THE LAST MILE - In the steps of Baldrick

Tuesday, February 2, 2021

Some may recall the television series Blackadder and Blackadder’s faithful servant Baldrick. One of Baldrick’s often used sayings was “I have a cunning plan”. I am convinced that some within our government circles, both national and local, must be great fans of his and are in tune with his cunning plan theory, especially when it comes to extracting money from road users.

Hardly a day goes by when we don’t hear from one official or another telling us that traffic congestion is bad, and this is what they are going to do about it. Of course, telling us what they intend to do and doing it are entirely different things; like railway tracks, they are most unlikely to ever come together. Under the cunning plan theory traffic congestion is good, unless you happen to be stuck in it. By creating situations that create congestion the officials are making people use more fuel; more fuel means more tax, and if you are unfortunate enough to have to buy fuel in Auckland, you are also stung with the regional fuel tax. If you are one of these officials, why would you want to stop people buying fuel? You simply wouldn’t; you are not likely to be overly active in cutting off a source of income.

But of course you cannot come out and say that you are encouraging congestion because it would not be the right thing to do, so what you do is to sit around in meetings and pontificate on what you can do to create situations that give the impression you are doing whatever you can to reduce congestion, but which you know will have the opposite effect. Let’s look at some examples of these. Reduce speed limits to make the roads safer for other road users; a noble gesture but one that hides the fact that many roads have deteriorated now to the point where it is a travesty to call them roads. Introduce dedicated bus lanes to ‘speed’ up the passage of public transport. That these lanes reduce the lanes available to lesser mortals, further aggravating congestion, is but a minor inconvenience, and the extra income it derives from fuel tax is not to be sneezed at.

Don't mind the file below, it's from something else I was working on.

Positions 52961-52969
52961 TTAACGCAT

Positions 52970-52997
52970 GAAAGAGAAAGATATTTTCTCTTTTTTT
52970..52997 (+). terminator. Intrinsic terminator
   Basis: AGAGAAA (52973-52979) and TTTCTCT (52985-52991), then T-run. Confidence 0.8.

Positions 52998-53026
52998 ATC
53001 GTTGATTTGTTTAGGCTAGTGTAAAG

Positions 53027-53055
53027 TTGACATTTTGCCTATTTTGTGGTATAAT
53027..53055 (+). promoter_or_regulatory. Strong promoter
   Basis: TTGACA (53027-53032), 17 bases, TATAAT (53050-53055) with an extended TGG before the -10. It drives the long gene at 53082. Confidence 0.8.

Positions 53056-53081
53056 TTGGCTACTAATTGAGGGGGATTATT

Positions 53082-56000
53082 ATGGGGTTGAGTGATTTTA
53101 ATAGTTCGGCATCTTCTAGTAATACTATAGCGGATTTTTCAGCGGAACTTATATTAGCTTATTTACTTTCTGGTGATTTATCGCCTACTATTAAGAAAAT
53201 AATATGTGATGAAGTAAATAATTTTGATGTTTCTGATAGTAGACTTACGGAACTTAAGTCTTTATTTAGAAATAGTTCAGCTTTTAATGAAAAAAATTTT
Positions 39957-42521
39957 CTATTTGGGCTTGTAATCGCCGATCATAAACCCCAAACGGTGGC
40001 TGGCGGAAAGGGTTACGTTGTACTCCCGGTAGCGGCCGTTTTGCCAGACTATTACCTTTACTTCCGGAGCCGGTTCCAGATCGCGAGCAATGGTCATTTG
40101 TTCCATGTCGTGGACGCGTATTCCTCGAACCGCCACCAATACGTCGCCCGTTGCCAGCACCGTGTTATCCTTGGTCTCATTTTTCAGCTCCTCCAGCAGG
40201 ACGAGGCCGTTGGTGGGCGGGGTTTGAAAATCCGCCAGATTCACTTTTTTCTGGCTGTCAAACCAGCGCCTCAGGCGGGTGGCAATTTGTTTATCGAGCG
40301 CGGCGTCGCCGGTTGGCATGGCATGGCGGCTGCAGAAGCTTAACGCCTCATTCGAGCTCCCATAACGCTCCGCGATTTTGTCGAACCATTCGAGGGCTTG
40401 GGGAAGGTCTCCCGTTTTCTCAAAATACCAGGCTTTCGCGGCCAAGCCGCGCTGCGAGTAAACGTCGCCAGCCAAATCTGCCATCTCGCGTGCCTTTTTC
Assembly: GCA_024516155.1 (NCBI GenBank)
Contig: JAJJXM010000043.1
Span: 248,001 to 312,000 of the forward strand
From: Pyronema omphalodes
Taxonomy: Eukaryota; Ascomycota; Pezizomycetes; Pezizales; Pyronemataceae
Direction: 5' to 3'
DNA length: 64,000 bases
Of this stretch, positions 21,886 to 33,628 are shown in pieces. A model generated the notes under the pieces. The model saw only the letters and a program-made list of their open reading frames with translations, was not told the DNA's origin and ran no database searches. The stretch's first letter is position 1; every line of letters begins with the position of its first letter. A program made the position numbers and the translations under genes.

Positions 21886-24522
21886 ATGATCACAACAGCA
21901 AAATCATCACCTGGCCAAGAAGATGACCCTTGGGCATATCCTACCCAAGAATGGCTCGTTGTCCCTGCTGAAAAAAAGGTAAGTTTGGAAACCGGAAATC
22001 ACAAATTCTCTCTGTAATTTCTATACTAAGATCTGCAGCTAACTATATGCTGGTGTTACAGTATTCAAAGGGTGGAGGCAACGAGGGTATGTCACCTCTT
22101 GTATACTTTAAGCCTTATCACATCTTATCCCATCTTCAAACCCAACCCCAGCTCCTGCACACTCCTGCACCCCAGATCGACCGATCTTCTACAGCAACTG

Reduce the availability of parking in the city. In cunning plan theory this will force people onto public transport when you know that the public transport system is failing, and people will have to revert to private means just to move around. Exempt one section of the motoring public from paying a fuel tax contribution towards the upkeep of the roads, even though they can still use the roads and contribute to congestion. Let’s disguise this under decarbonising our transport network; people will buy into it, but more fuel will get used and more tax received. Let’s get even more cunning and increase enforcement on those roads where we have reduced the speed limit in the name of road safety, and we can increase our income from this source as well. A further example of cunning plan theory is embedded within the Land Transport (NZTA) Legislation Amendment Act 2020, which provides for the NZTA to establish new mechanisms to fund its regulatory functions. You don’t have to have a degree in public policy to understand what that means. Those of us who pay to use the roads have been paying for the regulatory function for many years; a function that used to work, but the cunning plan came along to syphon some of this money off to other projects, such as building cycleways, happy in the knowledge that there would be not enough left in the piggybank to operate an effective regulatory system and the system would run down. Eventually it would be on the verge of collapse and would require new money to build it back up and make it work.

The application of the theory goes something like this: we need money to build cycleways, so syphon off some of the funding that was used to support the regulatory function. This function will diminish to the point of being virtually ineffective, but that’s okay, we can go to the government to provide a mechanism to get more money to rebuild the function we robbed from in the first place. A quote from Abraham Lincoln says: “You can fool all the people some of the time, and some of the people all the time, but you cannot fool all the people all the time”. Appropriate guidance I suspect, for those who are paid from the public purse. 
The accidental trucker